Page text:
Rayment, Andrew David
The aesthetic and the ethical: the dialogue between religious belief and literary form in D.H. Lawrence and T.S. Eliot.
PhD thesis, University of Nottingham.
This is a cross-disciplinary investigation that seeks to read some of the representative works of Eliot and of Lawrence as viewed through the critical lens of Soren Kierkegaard's authorship, its strategies and preoccupations. The third arrival in the earlier development of my theoretical project of cross-reading, and not an ascertainably direct influence, Kierkegaard soon became the dominant maieutic presence in my thesis, a fact that is deliberately signalled by the explicit reference to his Life Stages that my title makes. Some of SK's major concerns were indeed shared, idiosyncratically, by the two later writers, each in his distinct biographical, cultural and historical context. There is little undisputed and ascertainable evidence for any conscious direct influence of Kierkegaard on Eliot and still less so of Kierkegaard on Lawrence, but there are thematic, literary and, I will argue, significant diagnostic points of contact and mutual illumination. As Michael Bell did with Lawrence and Heidegger, beginning with Cassirer (Bell 1991: 3-4,6-10), in the same manner I read Kierkegaard as an 'explicatory parallel' to Lawrence and Eliot, as an aid to clarify and to 'bring out the internal complexity and cogency of ... [each man's] ... conception.' I believe this to be an academically valid and illuminative approach to themes of continuing significance.
Biographical research and speculation, which continues to be intense in the case of each of these publicly enigmatic men, is largely eschewed in this literary-critical dissertation except where pertinent. However the issue of 'existence-statement', under the mutually modifying criteria of aestheticism and apostolicity, is at one and the same time a decisive and an elusive concern and how it may be both is a peculiarly Kierkegaardian kind of 'truth'. 'Lives' may not therefore be totally excluded from the perimeters of my discussion but must be discerningly considered, where this is germane, and with no rush to judgement. In his remarkable but flawed major study of Kierkegaard (1993), the late Dr. Roger Poole addressed this issue, perhaps too boldly in the context of a purportedly aesthetic reading, but I follow him to the extent that I have included some of my own very different and tentative researches in these areas largely in the Appendices to my main arguments.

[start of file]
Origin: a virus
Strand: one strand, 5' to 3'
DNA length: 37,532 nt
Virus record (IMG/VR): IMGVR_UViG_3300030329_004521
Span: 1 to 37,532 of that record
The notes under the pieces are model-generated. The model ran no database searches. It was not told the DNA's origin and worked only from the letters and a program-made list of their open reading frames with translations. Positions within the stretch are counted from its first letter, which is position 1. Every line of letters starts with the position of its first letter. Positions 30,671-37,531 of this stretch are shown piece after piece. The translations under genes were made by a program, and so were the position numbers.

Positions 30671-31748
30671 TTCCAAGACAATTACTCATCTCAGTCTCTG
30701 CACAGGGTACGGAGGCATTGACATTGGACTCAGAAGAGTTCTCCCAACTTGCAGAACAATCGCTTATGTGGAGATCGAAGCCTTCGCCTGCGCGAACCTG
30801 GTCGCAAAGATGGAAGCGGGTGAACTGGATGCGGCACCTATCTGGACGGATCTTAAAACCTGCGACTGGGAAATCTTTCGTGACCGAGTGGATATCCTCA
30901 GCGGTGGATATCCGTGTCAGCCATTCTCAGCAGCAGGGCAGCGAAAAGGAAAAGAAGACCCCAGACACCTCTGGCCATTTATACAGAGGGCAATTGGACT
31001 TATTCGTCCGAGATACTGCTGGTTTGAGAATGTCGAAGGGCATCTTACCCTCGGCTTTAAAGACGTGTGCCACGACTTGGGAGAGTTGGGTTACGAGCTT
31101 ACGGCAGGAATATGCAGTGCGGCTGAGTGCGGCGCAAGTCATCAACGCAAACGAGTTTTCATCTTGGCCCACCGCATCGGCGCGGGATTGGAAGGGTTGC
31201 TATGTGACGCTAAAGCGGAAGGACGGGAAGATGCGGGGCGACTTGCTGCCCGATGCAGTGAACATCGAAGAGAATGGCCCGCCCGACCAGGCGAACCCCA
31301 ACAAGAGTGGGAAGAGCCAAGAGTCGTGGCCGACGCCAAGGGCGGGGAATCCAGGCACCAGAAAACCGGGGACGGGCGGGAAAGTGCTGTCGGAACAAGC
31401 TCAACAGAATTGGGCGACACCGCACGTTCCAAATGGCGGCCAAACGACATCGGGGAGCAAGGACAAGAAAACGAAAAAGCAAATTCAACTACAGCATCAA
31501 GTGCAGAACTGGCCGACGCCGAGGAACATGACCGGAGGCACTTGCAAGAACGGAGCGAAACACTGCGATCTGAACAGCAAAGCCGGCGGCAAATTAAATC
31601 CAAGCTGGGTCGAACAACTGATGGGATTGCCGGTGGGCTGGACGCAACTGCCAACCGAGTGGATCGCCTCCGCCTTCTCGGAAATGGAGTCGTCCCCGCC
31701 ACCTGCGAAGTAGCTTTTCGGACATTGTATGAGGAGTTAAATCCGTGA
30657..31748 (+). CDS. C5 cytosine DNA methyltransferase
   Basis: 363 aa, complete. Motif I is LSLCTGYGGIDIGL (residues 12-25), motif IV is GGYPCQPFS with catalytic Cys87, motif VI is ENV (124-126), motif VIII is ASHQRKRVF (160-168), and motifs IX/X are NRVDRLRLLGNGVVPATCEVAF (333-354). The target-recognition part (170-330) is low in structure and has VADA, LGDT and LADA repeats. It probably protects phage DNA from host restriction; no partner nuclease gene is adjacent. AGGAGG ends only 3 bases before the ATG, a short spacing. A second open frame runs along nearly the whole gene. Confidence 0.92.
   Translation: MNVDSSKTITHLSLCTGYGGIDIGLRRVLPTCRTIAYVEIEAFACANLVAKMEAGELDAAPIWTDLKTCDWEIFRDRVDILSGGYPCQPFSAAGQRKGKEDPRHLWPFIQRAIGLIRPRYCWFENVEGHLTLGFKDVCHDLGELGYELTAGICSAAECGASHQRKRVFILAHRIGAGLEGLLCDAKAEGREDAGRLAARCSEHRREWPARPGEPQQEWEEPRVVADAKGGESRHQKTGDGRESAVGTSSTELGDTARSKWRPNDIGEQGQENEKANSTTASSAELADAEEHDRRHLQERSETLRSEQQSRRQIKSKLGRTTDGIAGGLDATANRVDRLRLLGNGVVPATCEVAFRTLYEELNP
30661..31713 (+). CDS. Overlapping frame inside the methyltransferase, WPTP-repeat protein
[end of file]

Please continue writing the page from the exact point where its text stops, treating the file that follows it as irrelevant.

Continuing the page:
I define the twinned issues of aestheticism and apostolicity here as, respectively, projected modes of artistic/imaginative pattern making, and the self-perceived status of one commissioned with a message to proclaim. Between these them comes a second-level Kierkegaardian Stage of awareness, the Ethical, that is transitional, explicitly purposeful but still fundamentally truncated and incomplete. These categories, themselves in constant transition, are central to my cross-comparison because in his distinctive way each writer occupied this thematically complex terrain or, put differently, his work can be profitably read through this theoretical 'grid'. Even a superficial consideration of pseudonymous Kierkegaard, 'doctrinal' Lawrence and 'invisible' Eliot indicates this. Similarly Kierkegaard's deliberate employment of the indirect as a mode of communication sheds real and variegated light on the related practices of the twentieth century authors.
In Chapter One, Kierkegaardian diagnostic preoccupations and authorial strategies are presented and contextualised, with emphases on the 'Individual', the 'Stages' and Indirection of Discourse. In Chapter Two Lawrence and Eliot are introduced in their wider cultural setting and Chapters Three and Four develop a relevant Kierkegaardian methodology-in-practice for reading some of Eliot's poetry. Chapter Five scrutinises passages from Burnt Norton as a text of progression-through retrieval. Chapter Six addresses the task of refining a method to engage with Lawrence through a Kierkegaardian approach to a quite different generic type of writer. Chapter Seven exploits the Kierkegaardian concepts of Repetition and his three Stages to inform a reading of Lawrence's most original novel, Women in Love. Chapter Eight reads late Lawrence, sometimes against Eliot, with a view to establishing the nature of Lawrence's final attempts to forge a religious discourse, paying attention again to Kierkegaardian insights. I conclude that through ingenious and dynamic strategies, within formidable constraints and limitations Lawrence attains a fitfully remarkable and, at best, strikingly original achievement of modern religious discourse. In Chapter Nine I draw my generalised conclusions about the value of Lawrence's and Eliot's work in the wider area of religion, language and meaning.
Thesis (University of Nottingham only)
||P Language and literature > PR English literature
||UK Campuses > Faculty of Arts > School of Modern Languages and Cultures
||16 Mar 2010 14:33
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